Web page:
Coal, Slate and Culture
Board of Celtic Studies (2005 – 2006)
The study compared and contrasted different strategies of ‘cultural regeneration’ within four ex-industrial communities in Wales. The instrumental use of culture has become increasingly central to attempts to relocate (re-image, re-direct) the economic and social base of run-down localities blighted by the closure of once-dominant industrial sectors (in this case the extractive industries). In Wales, two industrial sectors in particular - the south’s once-large coal industry and the north’s smaller but renowned slate industry - have been targeted as suitable for re-presentation as consumer-oriented ‘experiences’, with the aim of attracting leisure-oriented visitors and money. Accordingly, certain localities have been singled out for capital-intensive, top-down, ‘heritagisation’ strategies (Dicks, 2000). However, little has been documented about how these strategies were decided upon, implemented and, indeed, how they have been received by community members themselves. By contrast, other localities in the two regions have received little in the way of top-down regeneration initiative. Yet new forms of ‘culture’ – especially in the form of home-grown popular music – have sprung up, and found a certain, limited degree of support and provision from local statutory and voluntary agencies. Such bottom-up initiatives contrast strongly with the heavily-capitalised, top-down heritage ventures already described. The study described and documented contrasting contexts of regeneration in four different localities. Secondly, it analysed their implications for the achievement of regeneration (both socio-economic and cultural) and aimed to uncover the economic, political, and socio-cultural determinants in each case which underlie, and may help explain, the contrasting experiences in each locality. The study also prepared the ground for localities research carried out by WISERD.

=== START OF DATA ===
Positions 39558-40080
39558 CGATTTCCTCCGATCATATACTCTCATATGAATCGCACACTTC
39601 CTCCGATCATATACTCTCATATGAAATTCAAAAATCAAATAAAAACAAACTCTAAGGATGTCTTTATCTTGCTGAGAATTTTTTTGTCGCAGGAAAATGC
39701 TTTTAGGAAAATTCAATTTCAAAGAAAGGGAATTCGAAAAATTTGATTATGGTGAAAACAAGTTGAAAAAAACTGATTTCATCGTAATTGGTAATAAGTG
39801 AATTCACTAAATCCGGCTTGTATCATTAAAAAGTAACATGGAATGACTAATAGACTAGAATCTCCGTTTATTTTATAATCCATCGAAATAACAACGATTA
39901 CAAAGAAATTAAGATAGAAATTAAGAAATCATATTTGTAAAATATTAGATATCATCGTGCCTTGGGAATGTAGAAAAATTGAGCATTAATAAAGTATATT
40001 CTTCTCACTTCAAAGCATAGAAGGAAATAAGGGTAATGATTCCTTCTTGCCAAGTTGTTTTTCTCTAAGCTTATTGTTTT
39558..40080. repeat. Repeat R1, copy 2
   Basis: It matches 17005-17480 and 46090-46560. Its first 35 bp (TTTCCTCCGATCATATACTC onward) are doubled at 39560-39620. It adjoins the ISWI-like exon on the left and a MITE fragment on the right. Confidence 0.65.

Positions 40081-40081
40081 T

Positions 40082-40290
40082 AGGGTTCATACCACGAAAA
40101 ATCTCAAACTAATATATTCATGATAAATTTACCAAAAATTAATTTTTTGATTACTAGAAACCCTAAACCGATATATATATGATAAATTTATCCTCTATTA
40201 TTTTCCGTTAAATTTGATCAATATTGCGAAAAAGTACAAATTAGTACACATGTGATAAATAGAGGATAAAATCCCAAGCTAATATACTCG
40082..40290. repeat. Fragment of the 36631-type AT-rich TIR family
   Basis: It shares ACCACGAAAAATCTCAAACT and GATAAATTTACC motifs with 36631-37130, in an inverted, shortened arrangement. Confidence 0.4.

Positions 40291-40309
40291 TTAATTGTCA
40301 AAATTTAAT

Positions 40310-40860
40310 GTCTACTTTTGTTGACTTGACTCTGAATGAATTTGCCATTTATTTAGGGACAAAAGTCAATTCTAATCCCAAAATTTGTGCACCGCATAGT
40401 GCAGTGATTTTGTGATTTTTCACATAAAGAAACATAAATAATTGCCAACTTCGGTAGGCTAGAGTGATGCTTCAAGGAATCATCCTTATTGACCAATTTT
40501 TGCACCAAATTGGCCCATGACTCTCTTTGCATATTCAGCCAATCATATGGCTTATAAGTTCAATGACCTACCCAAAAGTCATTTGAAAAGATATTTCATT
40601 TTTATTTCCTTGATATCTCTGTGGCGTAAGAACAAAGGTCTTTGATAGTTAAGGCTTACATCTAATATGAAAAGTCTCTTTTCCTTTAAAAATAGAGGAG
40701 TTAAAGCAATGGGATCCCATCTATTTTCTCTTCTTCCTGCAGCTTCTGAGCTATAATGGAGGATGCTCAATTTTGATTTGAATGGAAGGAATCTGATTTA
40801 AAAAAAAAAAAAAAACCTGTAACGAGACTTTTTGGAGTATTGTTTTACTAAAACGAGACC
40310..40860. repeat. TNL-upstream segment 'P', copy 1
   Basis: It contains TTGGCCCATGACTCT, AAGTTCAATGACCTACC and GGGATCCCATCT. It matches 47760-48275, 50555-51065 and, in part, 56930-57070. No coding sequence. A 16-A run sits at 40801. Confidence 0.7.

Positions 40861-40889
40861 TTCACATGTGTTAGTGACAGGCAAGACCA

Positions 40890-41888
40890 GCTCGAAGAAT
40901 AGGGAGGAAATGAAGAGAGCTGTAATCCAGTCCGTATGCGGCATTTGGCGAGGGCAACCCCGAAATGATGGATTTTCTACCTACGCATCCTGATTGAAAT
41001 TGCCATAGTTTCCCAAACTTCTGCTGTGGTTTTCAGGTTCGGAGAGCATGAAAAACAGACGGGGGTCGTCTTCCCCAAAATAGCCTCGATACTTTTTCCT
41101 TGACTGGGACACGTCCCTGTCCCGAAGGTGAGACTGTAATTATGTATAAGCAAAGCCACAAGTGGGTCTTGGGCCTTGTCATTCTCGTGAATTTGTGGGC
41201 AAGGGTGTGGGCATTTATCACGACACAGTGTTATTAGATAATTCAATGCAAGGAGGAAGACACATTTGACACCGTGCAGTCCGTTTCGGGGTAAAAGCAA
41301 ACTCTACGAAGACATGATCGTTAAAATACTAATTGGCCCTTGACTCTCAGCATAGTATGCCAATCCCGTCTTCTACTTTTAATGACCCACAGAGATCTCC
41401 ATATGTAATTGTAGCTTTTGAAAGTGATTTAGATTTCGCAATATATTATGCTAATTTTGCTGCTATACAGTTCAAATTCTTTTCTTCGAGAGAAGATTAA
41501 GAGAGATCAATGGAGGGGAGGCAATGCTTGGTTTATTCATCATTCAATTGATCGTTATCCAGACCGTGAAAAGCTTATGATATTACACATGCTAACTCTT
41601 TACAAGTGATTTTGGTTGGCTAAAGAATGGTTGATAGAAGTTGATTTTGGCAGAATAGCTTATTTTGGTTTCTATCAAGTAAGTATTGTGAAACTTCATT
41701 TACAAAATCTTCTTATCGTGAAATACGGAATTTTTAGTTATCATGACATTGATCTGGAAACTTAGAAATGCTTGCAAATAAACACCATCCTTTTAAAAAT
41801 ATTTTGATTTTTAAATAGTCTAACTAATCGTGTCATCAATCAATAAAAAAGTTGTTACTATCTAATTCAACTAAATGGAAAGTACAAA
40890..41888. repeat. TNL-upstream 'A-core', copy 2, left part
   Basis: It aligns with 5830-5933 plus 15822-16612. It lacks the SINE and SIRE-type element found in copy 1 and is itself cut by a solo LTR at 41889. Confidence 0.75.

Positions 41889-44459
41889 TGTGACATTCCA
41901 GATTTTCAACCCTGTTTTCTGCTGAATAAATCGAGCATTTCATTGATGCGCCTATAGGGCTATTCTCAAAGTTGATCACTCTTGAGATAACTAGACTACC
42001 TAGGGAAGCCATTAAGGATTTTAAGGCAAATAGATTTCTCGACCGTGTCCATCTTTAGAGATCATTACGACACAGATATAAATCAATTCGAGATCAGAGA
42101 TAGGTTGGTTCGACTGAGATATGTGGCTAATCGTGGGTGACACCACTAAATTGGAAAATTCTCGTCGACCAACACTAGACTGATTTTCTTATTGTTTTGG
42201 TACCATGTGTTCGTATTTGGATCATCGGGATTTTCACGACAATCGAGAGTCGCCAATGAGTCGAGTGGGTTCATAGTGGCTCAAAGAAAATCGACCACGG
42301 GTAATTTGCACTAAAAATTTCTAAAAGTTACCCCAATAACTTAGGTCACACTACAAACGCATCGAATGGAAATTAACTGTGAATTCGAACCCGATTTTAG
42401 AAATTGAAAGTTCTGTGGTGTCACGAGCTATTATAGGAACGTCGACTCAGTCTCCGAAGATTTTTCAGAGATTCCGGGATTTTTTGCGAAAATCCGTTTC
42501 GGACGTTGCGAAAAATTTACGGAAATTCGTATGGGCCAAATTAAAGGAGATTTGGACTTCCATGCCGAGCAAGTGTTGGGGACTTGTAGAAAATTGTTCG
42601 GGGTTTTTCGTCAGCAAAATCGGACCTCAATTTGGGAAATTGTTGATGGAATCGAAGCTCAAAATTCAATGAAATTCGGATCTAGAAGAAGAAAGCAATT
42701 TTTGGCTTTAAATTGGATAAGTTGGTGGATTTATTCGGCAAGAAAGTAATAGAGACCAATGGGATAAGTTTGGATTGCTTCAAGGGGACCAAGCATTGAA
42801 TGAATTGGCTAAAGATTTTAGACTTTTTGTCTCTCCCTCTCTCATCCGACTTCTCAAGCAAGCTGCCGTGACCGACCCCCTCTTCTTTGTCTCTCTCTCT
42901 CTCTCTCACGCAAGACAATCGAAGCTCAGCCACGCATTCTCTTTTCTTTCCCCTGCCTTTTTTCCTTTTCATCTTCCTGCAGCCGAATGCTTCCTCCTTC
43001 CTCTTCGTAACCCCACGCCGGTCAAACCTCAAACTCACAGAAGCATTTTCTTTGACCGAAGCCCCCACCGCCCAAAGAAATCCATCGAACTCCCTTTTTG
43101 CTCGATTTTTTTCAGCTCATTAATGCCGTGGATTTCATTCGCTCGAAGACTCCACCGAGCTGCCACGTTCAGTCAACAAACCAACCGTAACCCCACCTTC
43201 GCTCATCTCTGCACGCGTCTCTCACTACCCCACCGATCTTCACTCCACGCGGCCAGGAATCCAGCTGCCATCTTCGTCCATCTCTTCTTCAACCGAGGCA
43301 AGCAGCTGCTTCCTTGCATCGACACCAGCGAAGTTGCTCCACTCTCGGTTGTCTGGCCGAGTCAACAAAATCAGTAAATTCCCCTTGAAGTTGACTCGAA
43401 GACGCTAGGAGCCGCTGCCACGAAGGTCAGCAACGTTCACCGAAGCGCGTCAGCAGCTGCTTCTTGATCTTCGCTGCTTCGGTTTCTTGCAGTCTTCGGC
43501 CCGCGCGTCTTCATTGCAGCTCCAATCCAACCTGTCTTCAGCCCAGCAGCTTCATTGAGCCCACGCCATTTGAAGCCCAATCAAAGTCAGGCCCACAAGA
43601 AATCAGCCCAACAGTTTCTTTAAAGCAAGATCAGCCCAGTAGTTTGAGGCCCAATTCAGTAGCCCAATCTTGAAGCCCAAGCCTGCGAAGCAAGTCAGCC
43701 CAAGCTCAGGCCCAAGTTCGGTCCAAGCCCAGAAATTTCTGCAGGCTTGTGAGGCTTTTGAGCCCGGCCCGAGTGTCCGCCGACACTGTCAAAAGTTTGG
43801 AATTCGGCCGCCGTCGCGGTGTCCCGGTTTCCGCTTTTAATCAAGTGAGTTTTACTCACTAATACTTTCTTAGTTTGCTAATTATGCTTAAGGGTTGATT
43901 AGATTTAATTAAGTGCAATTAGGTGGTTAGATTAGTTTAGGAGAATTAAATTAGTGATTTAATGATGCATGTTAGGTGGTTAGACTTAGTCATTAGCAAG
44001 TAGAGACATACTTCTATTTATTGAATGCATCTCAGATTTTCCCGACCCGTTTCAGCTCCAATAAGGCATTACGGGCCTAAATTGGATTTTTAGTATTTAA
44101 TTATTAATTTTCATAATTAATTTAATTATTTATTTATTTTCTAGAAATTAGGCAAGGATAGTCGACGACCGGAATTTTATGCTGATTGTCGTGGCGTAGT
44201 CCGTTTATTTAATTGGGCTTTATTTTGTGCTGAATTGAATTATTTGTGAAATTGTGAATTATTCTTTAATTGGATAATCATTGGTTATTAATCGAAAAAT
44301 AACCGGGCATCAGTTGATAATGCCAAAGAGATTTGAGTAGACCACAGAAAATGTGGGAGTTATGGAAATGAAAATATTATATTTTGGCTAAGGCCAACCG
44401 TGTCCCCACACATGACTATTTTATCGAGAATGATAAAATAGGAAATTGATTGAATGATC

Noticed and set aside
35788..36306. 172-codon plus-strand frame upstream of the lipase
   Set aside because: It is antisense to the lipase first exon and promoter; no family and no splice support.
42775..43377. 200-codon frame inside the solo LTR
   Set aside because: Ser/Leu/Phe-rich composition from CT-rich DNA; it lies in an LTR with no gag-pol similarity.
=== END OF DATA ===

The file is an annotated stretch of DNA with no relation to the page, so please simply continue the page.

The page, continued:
Brand, Identity or Citizenship? The case of post-devolution Wales, Contemporary Wales, Volume 22, Housley, W, Smith, R. and Moles, K. (2009)